Real Estate+E-commerce=Winning Formula – Business Line – 2-Dec-2014

December 4, 2014 - Uncategorized

When Japan’s richest man and Chairman of SoftBank, Masayoshi Son, invested $100 million in a two-year-old property portal Housing.com, he had flagged the growing interest among investors in online real estate firms. Rupert Murdoch’s NewsCorp, picking up a 25 per cent stake in another portal PropTiger.com, also underscored the appeal.

Consumer behaviour

Advisory firms maintain that the online real estate segment has witnessed a two-fold increase in the number of deals in 2014, as compared to 2013. The value of the deals has also increased from $19 million in 2013 to $232 million in 2014.

It’s changing consumer behaviour has brought about the sudden increase in investor sentiment, and not any spurt in demand for housing and commercial properties. Users are no longer merely interested in searching for houses online, they are also buying houses.

Better revenues

Earlier, sites such as 99acres.com and magicbricks.com only provided an online platform for brokers to list their properties, but did not allow consumers to complete a transaction. New entrants such asGrabhouse.com, commonfloor.com and housing.com among others, are offering more than that. The second model has ensured better revenues.

Sumit Jain, founder of Commonfloor.com said, “The growth in the internet base and positive economic sentiment in the country, as well as the bullish sentiment of investors across the globe has helped us. Since it is technology that finds the right property, the traction in this segment is high.”

The Bangalore-based start-up, which got over $30 million this year, said it is not focusing on profits at the moment, but is generating healthy revenues. “The target is to grow the market and be profitable in the next two years,” Jain added.

Along with the organised sector, even small builders have become active online. Experts maintain that portals tend to give smaller builders unmatched visibility and reach in the most cost effective manner, which no other media can provide.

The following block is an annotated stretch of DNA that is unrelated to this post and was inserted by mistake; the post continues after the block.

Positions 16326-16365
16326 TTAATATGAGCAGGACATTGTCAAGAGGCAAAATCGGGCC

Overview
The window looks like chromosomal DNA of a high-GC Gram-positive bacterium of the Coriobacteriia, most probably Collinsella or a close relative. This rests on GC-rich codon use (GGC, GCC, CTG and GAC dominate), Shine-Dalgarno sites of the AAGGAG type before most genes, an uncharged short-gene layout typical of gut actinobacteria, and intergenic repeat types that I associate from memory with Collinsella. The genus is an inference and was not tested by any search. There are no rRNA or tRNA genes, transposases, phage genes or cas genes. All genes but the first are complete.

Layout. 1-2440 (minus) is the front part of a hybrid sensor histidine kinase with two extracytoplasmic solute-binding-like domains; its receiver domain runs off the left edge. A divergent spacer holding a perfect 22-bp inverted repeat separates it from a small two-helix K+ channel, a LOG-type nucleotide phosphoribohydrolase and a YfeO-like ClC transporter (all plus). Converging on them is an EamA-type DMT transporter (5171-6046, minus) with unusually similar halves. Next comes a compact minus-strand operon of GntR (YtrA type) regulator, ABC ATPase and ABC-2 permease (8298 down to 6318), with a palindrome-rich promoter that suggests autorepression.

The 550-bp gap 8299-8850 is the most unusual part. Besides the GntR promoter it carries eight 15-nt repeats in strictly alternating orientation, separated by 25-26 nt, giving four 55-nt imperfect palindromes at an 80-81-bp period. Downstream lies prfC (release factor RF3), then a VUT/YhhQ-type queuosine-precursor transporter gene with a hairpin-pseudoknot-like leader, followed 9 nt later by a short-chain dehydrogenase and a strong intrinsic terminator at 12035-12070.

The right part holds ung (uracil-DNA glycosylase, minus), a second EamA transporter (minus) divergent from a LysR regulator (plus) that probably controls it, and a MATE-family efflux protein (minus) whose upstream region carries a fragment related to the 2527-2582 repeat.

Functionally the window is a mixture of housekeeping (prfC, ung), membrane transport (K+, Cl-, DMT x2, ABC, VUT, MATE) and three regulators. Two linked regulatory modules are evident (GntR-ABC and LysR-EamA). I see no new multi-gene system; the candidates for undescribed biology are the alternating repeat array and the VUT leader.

“The online property portal segment is bound to grow very well in the days to come with growing internet penetration in the country. For sellers, the portals are creating unmatched visibility, while for buyers it is ease of use,” said Rahul Jalan, Director Indiaonline.in, an online information system.

Online property portals also tend to have an edge over offline realty brokers, since they can leverage technology to sell properties to a larger audience and ensure faster conversions. For dealers and agents, it is a more locality-driven business.

Moreover, the huge brokerage fees or commissions, which are a prerequisite for offline players, do not come into play in online deals. Brokers normally tend to charge commissions ranging from 1-2 percent, both from the seller and the buyer.

Portals also have the added advantage of catering to just one segment of the real estate market, making their offerings more specialised like Grabhouse.com, a one-year-old start-up. Working on a recommendation basis, a consumer can find a house on an urgent basis by paying a fixed nominal fee of ₹999, which also includes the rental agreement fee.

Charged from both owners and seekers, the conversion rate is high, since consumers tend to opt for this model and not go to a broker, who normally would charge one month of the rental amount from both parties.

The Hindu Business Line

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